Joseph Halpern, professor of computer science, lectured on Moral Responsibility, Blameworthiness and Intention: In Search of Formal Definitions, speaking more about philosophy than robotics. Read more about How will robots handle life or death decisions?
Joseph Halpern received a B.Sc. in mathematics from the University of Toronto in 1975 and a Ph.D. in mathematics from Harvard in 1981. In between, he spent two years as the head of the Mathematics Department at Bawku Secondary School, in Ghana. After a year as a visiting scientist at MIT, he joined the IBM Almaden Research Center in 1982, where he remained until 1996, also serving as a consulting professor at Stanford. In 1996, he moved to Cornell University, where he is a professor in Computer Science, and was department department chair 2010-14.
Halpern's major research interests are in reasoning about knowledge and uncertainty, security, distributed computation, decision theory, and game theory. Together with his former student, Yoram Moses, he pioneered the approach of applying reasoning about knowledge to analyzing distributed protocols and multi-agent systems. He has coauthored 6 patents, three books ("Reasoning About Knowledge" , "Reasoning about Uncertainty" and "Actual Causality"), and over 300 technical publications.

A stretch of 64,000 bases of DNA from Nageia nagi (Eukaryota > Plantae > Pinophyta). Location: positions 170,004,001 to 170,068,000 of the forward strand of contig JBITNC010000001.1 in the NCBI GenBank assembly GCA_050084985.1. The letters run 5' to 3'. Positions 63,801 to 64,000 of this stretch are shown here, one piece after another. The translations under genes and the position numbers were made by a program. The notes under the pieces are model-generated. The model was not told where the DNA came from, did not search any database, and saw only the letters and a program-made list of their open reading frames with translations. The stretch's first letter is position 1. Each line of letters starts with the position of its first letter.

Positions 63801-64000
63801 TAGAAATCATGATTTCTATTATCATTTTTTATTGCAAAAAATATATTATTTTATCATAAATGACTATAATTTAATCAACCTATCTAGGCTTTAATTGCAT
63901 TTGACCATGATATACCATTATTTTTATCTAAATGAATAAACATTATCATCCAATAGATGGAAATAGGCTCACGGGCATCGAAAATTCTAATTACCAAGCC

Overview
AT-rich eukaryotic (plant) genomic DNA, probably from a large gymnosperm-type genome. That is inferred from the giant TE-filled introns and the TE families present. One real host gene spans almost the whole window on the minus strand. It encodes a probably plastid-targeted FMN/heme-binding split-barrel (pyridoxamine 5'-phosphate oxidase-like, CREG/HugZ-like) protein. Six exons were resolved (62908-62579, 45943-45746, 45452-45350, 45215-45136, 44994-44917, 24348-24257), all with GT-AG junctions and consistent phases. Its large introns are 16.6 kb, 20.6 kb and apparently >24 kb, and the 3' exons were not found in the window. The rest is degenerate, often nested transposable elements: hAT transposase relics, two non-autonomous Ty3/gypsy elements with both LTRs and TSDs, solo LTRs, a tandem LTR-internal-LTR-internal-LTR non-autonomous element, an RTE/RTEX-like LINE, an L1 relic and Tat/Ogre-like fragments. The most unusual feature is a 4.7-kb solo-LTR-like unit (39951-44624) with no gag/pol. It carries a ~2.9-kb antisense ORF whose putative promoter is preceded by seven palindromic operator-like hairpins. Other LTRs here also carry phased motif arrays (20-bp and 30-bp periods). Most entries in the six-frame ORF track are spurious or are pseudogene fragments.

Halpern is a Fellow of the AAAI, the ACM, the American Academy of Arts and Sciences, the National Academy of Engineering, the Game Theory Society, and the American Association for the Advancement of Sciences. Among other awards, he received the Kampe de Feriet Award in 2016, the ACM SIGART Autonomous Agents Research Award in 2011, the Dijkstra Prize in 2009, the ACM/AAAI Newell Award in 2009, the Godel Prize in 1997, was a Guggenheim Fellow in 2001-02, and a Fulbright Fellow in 2001-02 and 2009-10. Two of his papers have won best-paper prizes at IJCAI (1985 and 1991), and another two received best-paper awards at the Knowledge Representation and Reasoning Conference (2006 and 2012). He was editor-in-chief of the Journal of the ACM (1997-2003) and has been program chair of a number of conferences, including the Symposium on Theory in Computing (STOC), Logic in Computer Science (LICS), Uncertainty in AI (UAI), Principles of Distributed Computing (PODC), and Theoretical Aspects of Rationality and Knowledge (TARK).
- 2014. "Algorithmic rationality: game theory with costly computation." Journal of Economic Theory. .
- 2016. Actual Causality. MIT Press. .
- 2005. "Causes and explanations: A structural-model approach. Part I: Causes." British Journal for the Philosophy of Science 56(4): 843-887. .
- 2003. Reasoning About Uncertainty. MIT Press. .
- 1995. Reasoning About Knowledge. MIT Press. .
Selected Awards and Honors
- Fellow of the National Academy of Engineering 2019, Game Theory Society 2017, American Academy of Arts and Sciences 2015, IEEE 2012, Society for the Advancement of Economic Theory 2011, and ACM 2002
- Kampe de Feriet Award 2016
- ACM/SIGART Autonomous Agents Research Award 2011
- ACM/AAAI Newell Award 2009
- Edsger W Dijkstra Prize in Distributed Computing 2009
- BS (Mathematics), University of Toronto, 1975
- MS (Mathematics), Harvard University, 1979
- PhD (Mathematics), Harvard University, 1981